November 2, 2014

THERE ARE NO SAFE SEATS:

Maryland governor's race has turned unexpectedly tight (Jenna Johnson and John Wagner, November 1, 2014, Washington Post)

Lt. Gov. Anthony G. Brown crushed his Democratic primary competitors and told supporters that the general election would be "a little bit of a molehill" in comparison. In a state with more than twice as many Democrats as Republicans, a poll in the spring showed Brown 18 points ahead among registered voters in a theoretical matchup with Larry Hogan, the eventual Republican nominee.

But Brown has struggled to combat Hogan's relentless criticism of tax increases enacted by his boss, Gov. Martin O'Malley. While Hogan, an Anne Arundel County businessman, promises to boost Maryland's anemic economy and bring new jobs to the state, Brown has been slow to offer a compelling vision of what he would do differently from O'Malley, whose approval rating has plummeted.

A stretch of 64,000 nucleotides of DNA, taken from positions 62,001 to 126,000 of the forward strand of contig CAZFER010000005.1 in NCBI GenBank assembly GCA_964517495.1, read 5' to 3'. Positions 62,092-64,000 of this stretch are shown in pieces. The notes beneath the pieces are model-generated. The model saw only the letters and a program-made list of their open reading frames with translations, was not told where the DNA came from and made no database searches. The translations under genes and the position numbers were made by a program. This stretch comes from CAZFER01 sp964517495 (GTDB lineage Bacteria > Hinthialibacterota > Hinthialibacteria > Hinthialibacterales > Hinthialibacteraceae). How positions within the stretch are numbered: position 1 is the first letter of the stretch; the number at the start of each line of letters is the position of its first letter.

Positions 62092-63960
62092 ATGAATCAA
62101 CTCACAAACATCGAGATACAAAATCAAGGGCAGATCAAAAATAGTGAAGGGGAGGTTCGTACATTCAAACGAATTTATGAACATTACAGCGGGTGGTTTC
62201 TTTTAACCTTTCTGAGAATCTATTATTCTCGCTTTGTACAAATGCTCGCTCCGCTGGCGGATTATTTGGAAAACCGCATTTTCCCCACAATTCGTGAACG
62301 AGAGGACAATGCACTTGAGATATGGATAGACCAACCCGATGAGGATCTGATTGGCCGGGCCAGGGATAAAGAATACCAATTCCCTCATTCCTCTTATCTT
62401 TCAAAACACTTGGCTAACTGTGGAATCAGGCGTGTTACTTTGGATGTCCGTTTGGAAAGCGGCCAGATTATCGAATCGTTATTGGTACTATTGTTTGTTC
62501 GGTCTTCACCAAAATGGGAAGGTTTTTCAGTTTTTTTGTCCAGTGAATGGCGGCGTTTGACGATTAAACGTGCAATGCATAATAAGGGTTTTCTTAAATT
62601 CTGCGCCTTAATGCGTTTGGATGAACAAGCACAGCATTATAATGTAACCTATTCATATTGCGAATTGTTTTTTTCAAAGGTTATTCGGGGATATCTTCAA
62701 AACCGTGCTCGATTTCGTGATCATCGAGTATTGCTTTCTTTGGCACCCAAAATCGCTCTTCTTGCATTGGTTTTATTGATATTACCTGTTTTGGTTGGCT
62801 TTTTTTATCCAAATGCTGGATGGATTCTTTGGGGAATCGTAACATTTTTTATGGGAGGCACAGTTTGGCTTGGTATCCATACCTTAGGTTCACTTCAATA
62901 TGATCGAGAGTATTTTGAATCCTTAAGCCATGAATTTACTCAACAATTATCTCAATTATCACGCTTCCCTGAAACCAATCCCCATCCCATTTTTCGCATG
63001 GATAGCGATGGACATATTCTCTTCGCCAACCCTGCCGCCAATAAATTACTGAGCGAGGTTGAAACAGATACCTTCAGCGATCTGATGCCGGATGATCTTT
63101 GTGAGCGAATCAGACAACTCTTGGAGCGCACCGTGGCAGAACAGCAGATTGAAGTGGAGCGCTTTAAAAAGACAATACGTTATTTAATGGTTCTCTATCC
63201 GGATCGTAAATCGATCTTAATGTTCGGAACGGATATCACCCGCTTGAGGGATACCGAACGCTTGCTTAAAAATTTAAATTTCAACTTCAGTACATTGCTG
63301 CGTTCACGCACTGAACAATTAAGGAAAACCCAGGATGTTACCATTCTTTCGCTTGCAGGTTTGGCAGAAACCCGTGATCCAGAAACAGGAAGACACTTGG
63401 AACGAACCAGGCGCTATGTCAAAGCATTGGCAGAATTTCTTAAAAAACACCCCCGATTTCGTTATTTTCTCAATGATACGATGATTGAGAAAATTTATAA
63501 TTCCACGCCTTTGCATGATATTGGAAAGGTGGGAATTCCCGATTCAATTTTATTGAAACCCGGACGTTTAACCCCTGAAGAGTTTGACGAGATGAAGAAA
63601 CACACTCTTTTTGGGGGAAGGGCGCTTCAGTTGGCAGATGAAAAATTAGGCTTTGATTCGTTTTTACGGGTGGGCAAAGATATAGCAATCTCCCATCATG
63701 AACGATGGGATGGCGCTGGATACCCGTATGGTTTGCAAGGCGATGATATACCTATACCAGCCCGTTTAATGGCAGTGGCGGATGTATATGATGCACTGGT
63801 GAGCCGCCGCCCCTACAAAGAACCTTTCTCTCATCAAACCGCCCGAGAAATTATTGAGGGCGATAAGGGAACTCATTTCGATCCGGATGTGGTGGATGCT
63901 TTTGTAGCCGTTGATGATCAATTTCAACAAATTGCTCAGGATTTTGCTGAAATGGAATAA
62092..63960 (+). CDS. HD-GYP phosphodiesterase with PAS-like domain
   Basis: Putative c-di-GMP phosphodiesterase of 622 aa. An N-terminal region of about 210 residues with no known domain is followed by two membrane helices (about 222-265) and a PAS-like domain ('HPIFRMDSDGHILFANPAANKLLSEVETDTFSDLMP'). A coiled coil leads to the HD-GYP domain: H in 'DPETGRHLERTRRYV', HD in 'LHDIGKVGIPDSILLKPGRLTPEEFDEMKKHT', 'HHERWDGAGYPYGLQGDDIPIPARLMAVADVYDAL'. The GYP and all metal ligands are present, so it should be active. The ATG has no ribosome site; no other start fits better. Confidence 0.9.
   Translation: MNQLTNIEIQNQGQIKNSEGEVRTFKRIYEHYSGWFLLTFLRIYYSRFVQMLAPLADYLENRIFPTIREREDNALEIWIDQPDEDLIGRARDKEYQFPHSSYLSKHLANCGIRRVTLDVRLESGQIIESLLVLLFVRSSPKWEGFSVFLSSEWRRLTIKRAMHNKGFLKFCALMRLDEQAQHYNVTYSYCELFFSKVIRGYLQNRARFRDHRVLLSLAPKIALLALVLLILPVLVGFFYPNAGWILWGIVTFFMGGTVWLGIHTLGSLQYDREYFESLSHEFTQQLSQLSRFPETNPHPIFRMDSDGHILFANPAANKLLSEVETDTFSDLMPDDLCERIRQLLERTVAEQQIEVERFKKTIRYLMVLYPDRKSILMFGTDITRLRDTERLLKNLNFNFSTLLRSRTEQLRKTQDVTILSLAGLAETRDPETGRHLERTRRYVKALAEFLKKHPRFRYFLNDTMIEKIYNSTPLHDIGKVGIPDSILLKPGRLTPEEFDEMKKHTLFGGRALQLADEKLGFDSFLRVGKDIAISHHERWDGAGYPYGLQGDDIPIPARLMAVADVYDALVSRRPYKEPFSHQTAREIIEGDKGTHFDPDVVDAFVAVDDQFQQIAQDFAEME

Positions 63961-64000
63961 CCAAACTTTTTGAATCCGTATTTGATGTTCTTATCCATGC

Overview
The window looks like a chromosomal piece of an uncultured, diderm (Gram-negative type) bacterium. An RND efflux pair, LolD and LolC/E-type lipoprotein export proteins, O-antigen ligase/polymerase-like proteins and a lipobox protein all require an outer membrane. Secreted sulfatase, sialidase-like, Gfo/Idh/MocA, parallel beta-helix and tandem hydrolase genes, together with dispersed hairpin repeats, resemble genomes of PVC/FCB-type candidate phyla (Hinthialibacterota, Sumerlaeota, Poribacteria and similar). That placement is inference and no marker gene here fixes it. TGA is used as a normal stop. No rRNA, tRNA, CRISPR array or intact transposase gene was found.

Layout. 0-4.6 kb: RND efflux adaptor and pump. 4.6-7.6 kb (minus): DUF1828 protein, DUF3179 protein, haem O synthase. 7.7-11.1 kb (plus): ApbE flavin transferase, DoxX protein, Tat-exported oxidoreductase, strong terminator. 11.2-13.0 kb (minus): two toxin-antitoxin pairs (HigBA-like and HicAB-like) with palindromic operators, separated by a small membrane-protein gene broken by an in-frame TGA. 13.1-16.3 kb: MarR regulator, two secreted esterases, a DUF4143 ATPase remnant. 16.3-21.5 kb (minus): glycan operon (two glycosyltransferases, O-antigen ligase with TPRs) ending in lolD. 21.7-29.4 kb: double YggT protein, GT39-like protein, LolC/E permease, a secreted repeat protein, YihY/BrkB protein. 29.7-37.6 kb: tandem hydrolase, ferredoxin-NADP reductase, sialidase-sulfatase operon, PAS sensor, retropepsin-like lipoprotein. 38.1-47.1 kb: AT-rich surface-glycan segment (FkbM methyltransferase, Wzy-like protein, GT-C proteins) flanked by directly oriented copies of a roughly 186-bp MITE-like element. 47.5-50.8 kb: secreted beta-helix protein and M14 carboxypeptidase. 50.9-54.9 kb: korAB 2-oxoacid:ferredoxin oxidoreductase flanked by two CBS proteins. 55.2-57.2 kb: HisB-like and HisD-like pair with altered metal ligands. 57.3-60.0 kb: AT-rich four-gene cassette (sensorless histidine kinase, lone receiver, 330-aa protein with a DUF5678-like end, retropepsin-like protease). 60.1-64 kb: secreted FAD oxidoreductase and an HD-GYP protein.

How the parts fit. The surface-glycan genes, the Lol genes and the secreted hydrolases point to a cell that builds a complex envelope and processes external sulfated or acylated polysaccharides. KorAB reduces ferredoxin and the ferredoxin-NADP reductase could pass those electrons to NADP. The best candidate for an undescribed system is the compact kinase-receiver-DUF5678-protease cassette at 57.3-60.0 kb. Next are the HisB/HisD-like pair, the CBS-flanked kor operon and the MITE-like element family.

Hogan's folksy manner and we-can-do-better message has resonated with some Democrats and independents, especially white men, and is stirring excitement among Republicans. As the polls grew tighter this fall, showing Brown with only a single-digit lead over Hogan, national groups pumped money into the race, and top political figures lent their support. The Cook Political Report on Friday declared the race a "toss up," with Brown retaining a slight advantage, while Nate Silver's FiveThirtyEight Web site still shows Brown as the strong favorite.

One party rule obviates the need for ideas...and competence.





Posted by at November 2, 2014 7:40 AM
  

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